A recent Supreme Court decision may allow defendants to avoid lawsuits in distant courts that have little or no connection to the lawsuit, especially in cases (such as mass actions) where the claims of out-of-state plaintiffs are joined with those of in-state plaintiffs. In Bristol-Myers Squibb Co. v. Superior Court of California, San Francisco Cty., — U.S. —, 137 S. Ct. 1773, 1775 (2017), the Supreme Court held that a California state court did not have personal jurisdiction to adjudicate claims against a drug company, at least for the plaintiffs who were not California residents and who had not alleged a connection between the alleged injury and the state of California. While law school civil procedure professors spend weeks covering personal jurisdiction, the defense rarely appears in real-world practice because most plaintiffs’ attorneys are smart enough to avoid a fight over jurisdiction. Thus, defendants may give this defense only cursory consideration at the outset of a lawsuit. Following Bristol-Myers, defendants may want to more carefully consider the personal jurisdiction defense as a way to avoid litigation in a hostile forum.
In Bristol-Myers, over 600 plaintiffs from multiple states joined together in a single lawsuit in California. The defendant was the maker of Plavix, a blood thinner that is sold nationwide. All plaintiffs claimed that the drug had injured them in some way. Importantly, the case was not brought as a class action but as a “mass action.”
Ordinarily, a defendant must “purposely avail” itself of the forum state before that state can exercise jurisdiction over the defendant—that is, the state can make the defendant litigate in its courts. Bristol-Myers argued that the state court did not have personal jurisdiction over it for the plaintiffs who had no connection to California. The California Supreme Court disagreed. It noted that the claims of the non-residents were nearly identical to the claims of the 86 California residents. Further, Bristol-Myers had a research lab in California where it conducted non-Plavix research and approximately 1% of Bristol Myer’s Plavix revenue came from sales in California. Thus, the California Supreme Court concluded that Bristol-Myers had sufficient minimum contacts to subject it to claims by plaintiffs from outside California.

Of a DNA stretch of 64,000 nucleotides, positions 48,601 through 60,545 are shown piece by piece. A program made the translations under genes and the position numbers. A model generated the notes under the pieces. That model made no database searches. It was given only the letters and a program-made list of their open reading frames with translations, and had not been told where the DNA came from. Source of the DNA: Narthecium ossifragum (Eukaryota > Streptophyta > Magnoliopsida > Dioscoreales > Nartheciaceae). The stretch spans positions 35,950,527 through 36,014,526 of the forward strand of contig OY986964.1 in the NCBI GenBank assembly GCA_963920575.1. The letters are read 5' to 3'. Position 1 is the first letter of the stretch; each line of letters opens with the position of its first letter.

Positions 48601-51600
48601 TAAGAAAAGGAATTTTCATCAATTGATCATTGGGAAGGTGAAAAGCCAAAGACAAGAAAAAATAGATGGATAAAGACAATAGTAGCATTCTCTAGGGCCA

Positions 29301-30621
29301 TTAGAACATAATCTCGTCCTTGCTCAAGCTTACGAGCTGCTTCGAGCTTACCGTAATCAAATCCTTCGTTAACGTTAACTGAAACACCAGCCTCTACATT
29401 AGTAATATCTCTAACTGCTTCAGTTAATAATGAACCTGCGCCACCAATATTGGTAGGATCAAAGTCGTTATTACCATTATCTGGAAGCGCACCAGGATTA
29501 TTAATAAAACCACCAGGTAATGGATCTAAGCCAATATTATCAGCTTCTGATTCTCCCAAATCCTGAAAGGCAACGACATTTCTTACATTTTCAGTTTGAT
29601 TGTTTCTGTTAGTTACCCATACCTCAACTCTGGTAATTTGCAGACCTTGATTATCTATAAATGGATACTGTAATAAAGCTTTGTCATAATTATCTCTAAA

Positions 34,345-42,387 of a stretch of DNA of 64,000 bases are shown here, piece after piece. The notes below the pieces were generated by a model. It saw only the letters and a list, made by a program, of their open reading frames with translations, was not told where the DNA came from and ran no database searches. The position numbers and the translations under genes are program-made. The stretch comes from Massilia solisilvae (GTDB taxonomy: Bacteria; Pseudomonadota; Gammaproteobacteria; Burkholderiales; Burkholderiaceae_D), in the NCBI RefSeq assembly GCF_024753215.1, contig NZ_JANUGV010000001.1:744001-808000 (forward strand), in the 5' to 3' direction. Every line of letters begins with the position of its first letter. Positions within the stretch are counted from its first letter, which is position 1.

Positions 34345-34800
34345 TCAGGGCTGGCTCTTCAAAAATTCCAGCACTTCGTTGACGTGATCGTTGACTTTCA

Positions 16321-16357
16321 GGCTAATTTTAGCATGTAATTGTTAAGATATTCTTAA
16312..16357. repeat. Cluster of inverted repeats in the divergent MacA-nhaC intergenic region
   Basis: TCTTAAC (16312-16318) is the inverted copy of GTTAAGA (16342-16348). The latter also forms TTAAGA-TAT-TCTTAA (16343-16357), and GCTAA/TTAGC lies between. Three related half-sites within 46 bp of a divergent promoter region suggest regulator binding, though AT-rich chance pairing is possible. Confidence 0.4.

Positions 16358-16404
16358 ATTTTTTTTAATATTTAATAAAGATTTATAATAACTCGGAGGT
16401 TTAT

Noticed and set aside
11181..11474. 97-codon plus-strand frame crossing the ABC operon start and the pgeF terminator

The Supreme Court reversed in an 8-1 decision authored by Justice Alito. The Court explained that there are two types of personal jurisdiction—general and specific. General jurisdiction means that a party is so at home in that forum that it is fair to subject that party to any type of claim there. For a corporation, general jurisdiction exists in the state where it is incorporated or in the state where it has the base of its operations. California did not have general jurisdiction over Bristol-Myers because the company was incorporated in Delaware and had its base of operations in New York.
Specific jurisdiction exists when the corporation has purposefully directed its activity toward that state in relation to the events giving rise to the lawsuit. As for the 86 California residents, the California courts had specific jurisdiction because they bought Plavix in California and were injured there. But for the out-of-state residents, the California courts lacked jurisdiction. This was true even though the in-state and out-of-state plaintiffs were asserting the same type of claim against the same defendant for the same product. Even though the plaintiffs could properly join their claims together under California’s procedural rules, that did not mean that the California courts had jurisdiction to adjudicate those claims.
While this personal jurisdiction defense did not dispose of the lawsuit entirely, it significantly reduced the number of plaintiffs from over 600 to less than 90. As a result, the potential liability decreased. Further, it is likely that many of the dismissed plaintiffs will not refile their lawsuits in their home states, which will further decrease the potential exposure.
A word of caution—the personal jurisdiction defense must be raised at the outset of the lawsuit or it will be waived. Thus, defendants should decide early on whether to raise the defense. If the defendant believes that a quick settlement is possible, he may prefer to waive the defense and adjudicate all the claims in one stroke. Similarly, if the defendant believes that the plaintiffs are willing to litigate on multiple fronts if some claims are dismissed, it may be more advantageous to waive personal jurisdiction so that all the lawsuits are concentrated in a single forum. These are strategic decisions that will turn on the facts of each case.